Deep File Divers

Today you're just as likely to search your massive hard drive for image, sound, and video files as you are to do a text search. In recent months several new free programs have launched that search your drive and claim to find these and other nontext files as quickly and accurately as they retrieve text-based ones. The programs offer more options for previewing, sorting, and filtering. And they scan the files on your system to create an index--à la Web search engines--that they use to find your files in the blink of an eye.

The six apps we tested--Blinkx, Copernic Desktop Search, Google Desktop Search, MSN Search Toolbar With Windows Desktop Search, and Yahoo Desktop Search (all free), and DtSearch Corp's $199 DtSearch--vary in how you install and use them, and in how they index your files. They each find different file types, and they diverge in how they present their search results. (Our features comparison chart lists the functions that each tool supports.)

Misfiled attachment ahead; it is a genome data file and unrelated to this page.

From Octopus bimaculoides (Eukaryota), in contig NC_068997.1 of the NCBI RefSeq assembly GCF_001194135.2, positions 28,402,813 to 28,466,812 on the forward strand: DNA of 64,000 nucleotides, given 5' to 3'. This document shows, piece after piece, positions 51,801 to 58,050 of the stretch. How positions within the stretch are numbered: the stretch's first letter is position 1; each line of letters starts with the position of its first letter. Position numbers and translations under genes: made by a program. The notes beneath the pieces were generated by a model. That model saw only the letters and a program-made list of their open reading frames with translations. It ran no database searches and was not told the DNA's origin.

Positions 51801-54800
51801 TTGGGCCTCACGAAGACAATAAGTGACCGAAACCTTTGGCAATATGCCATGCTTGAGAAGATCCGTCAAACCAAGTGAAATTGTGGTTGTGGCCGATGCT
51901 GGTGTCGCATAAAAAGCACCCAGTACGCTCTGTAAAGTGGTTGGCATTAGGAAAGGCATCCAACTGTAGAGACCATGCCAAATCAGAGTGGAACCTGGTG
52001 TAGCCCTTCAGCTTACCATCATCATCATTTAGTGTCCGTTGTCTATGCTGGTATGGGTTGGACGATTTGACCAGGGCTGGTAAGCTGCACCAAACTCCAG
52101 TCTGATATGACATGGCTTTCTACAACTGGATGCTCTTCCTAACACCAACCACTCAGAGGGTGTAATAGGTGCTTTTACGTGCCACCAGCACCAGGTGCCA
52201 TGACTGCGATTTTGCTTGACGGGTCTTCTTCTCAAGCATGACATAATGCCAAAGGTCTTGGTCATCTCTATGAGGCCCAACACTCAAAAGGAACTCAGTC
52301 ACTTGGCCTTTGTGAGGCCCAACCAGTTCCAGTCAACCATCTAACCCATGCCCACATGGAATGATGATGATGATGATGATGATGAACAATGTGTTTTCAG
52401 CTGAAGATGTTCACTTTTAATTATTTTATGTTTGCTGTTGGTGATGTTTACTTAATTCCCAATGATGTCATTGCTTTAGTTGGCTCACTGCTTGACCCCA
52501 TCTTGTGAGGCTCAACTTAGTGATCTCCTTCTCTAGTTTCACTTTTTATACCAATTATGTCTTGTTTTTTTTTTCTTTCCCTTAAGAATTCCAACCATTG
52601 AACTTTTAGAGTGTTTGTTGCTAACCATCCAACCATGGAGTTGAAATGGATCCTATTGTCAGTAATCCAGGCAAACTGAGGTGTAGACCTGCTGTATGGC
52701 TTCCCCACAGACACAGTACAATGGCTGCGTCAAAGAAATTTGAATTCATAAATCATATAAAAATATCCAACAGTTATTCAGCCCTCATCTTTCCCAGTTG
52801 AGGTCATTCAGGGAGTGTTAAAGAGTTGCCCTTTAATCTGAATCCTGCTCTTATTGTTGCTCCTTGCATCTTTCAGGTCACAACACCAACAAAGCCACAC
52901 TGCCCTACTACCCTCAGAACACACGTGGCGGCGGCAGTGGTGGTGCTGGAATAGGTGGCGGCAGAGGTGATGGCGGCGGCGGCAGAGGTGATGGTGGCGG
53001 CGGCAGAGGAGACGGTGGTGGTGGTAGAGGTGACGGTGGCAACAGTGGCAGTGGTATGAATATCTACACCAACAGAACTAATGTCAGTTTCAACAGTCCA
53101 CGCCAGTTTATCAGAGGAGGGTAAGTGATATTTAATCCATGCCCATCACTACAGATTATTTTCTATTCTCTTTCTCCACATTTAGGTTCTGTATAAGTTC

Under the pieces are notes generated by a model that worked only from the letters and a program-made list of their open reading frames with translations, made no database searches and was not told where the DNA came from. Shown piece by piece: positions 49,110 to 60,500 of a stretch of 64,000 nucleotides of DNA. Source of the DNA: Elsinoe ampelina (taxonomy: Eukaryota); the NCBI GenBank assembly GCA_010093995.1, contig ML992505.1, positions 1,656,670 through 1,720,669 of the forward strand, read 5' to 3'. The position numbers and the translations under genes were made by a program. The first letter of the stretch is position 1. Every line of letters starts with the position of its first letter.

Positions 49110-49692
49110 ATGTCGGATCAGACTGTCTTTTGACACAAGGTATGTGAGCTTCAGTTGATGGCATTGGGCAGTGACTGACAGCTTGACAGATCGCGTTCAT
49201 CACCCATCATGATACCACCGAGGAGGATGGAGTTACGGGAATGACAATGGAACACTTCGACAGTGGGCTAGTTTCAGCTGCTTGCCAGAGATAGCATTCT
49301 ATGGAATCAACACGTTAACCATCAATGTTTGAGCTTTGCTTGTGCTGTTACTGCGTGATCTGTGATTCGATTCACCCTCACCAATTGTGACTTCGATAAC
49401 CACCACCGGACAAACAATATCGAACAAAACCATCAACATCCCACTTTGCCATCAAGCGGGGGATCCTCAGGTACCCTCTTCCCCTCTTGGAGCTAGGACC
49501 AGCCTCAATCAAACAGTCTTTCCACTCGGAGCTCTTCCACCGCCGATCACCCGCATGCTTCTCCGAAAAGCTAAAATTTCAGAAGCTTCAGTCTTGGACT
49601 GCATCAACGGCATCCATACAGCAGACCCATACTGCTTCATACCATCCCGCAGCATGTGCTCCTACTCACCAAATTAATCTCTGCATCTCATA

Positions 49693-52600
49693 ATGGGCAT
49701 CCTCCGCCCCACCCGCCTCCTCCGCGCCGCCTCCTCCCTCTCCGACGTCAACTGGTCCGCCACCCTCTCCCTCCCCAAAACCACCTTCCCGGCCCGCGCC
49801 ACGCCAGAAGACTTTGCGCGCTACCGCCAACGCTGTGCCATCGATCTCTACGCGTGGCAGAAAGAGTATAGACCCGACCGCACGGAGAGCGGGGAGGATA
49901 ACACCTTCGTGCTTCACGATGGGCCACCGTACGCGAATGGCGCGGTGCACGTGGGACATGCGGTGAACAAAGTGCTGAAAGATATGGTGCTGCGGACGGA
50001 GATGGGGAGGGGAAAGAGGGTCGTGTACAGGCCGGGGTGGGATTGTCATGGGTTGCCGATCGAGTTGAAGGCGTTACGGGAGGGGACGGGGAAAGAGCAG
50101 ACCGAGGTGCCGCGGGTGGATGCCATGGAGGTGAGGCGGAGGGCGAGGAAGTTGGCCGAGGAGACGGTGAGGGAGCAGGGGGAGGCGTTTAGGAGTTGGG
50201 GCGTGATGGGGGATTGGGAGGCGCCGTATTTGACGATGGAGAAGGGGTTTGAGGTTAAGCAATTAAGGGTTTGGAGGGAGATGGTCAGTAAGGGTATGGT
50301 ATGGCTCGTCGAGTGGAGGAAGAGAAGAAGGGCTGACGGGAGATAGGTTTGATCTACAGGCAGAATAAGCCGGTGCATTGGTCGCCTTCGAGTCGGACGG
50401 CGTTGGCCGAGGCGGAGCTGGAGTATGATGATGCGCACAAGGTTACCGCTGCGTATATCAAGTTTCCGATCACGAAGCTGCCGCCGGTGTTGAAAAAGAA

We used the new power-search tools to search a 1MB collection of text, spreadsheet, compressed, image, and audio files on two different PCs (see our chart of the file types and controls each program supports). We placed specific terms in some of the test files themselves, in the file names of others, and in the "metadata" (comments that are embedded with the file) of still others.

Our favorite is Microsoft's MSN Search Toolbar With Windows Desktop Search, even though it failed one of our tests. Copernic Desktop Search is the easiest to use, but it also didn't find some of our test files. For searching only text files--and if you don't mind spending $199--DtSearch is the most likely to find everything you're looking for. A familiar interface wasn't enough to win us over to Google Desktop Search, because it lacks the indexing and sorting options of competing tools.

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